Other entries related to his work more generally, but in a way that might have earned him even less mercy from his superiors, had they enjoyed the pleasure of reading them. “There are only two classes of men in the British Secret Service”, he wrote in June 1942: “those who protect their incompetence by neurotic secrecy, and those who screen it with bombastic advertisement.” And again, in another entry headed “S.I.S.”: “I am sick to death of them, that nest of timid and corrupt incompetents, without ideals or standards, concerned only with the security of their own discreditable existence, bum-sucking under the backstairs of bureaucracy. Weak men on the defensive, who will do and say anything through fear, they dread improvement, for improvement means change, and change may mean the shaking of a few old somnolent moths out of long undisturbed curtains.”

But although the publishers have — understandably enough — filled the jacket-flap blurb with references to the Second World War and Hitler, matters of military intelligence play only a small part in these journals. Even the word “journals” may be misleading here; for these were not daily records of events. Rather, they were notebooks into which Trevor-Roper transcribed his distinctly polished versions of a great variety of things: observations, anecdotes, his friends’ bons mots, his own self-examinations, notes on reading and literary musings, as well as occasional narratives of experiences and events. He was engaged in a kind of private literary exercise, and some years later (perhaps when bed-bound in 1948, having broken his back while hunting) he amused himself by compiling a detailed index, which is also reproduced in this edition.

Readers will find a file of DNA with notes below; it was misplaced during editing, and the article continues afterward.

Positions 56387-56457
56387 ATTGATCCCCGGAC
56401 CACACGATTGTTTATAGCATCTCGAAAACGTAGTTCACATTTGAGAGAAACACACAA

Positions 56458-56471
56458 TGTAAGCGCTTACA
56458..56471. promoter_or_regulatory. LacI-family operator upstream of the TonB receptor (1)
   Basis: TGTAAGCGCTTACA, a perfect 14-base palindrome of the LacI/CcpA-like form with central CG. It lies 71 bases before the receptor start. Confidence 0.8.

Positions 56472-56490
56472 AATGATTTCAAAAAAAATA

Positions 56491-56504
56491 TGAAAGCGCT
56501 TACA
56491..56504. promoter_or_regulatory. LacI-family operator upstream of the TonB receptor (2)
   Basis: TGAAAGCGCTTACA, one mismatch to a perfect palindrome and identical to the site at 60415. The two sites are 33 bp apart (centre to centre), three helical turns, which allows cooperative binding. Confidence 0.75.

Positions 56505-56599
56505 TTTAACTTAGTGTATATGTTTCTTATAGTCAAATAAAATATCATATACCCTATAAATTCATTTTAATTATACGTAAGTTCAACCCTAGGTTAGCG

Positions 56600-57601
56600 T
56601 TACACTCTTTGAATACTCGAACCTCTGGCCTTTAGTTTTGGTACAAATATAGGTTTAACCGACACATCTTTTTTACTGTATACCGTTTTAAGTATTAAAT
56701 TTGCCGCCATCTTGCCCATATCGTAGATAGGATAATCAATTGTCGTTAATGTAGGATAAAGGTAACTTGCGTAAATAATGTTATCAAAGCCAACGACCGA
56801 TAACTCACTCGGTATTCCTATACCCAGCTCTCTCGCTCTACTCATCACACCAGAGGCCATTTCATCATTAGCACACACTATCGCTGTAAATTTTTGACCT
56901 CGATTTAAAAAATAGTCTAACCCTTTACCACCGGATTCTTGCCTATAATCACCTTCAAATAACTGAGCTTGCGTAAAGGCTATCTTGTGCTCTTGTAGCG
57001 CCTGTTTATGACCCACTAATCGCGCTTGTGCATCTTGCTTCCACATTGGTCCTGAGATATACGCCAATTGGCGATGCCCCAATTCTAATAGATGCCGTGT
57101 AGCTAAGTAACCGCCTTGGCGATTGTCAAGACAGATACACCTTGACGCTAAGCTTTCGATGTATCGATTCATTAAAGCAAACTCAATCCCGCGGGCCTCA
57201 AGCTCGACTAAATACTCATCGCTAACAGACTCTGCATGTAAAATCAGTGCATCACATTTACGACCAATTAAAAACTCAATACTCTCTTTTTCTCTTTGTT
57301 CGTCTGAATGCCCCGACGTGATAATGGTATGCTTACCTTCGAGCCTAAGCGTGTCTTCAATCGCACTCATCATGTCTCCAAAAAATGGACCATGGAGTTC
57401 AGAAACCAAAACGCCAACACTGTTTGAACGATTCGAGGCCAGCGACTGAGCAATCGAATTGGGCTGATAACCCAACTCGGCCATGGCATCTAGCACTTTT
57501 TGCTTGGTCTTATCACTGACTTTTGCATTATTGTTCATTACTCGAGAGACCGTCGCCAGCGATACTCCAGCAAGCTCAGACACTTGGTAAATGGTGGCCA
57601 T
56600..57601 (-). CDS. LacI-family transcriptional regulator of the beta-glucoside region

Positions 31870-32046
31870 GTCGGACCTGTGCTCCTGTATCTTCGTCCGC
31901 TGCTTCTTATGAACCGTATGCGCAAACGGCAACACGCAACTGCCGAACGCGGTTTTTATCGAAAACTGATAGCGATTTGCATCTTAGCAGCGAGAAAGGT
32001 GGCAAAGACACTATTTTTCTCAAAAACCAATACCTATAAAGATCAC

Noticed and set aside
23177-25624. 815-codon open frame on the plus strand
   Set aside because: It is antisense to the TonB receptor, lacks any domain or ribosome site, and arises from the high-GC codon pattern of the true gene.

There were two main literary models here: The Note-books of the late-Victorian sceptical moralist Samuel Butler and the series of Trivia volumes published by the American littérateur (and long-term English resident) Logan Pearsall Smith. Trevor-Roper had been captivated by Smith’s writings, and when Smith invited him to tea in 1940 (having been impressed by the young historian’s newly published biography of Archbishop Laud), he was duly captivated by the man himself. The pleasure, it seems, was mutual; Smith liked to have clever and attentive young male admirers, with whom to share his aperçus and his mildly malicious gossip.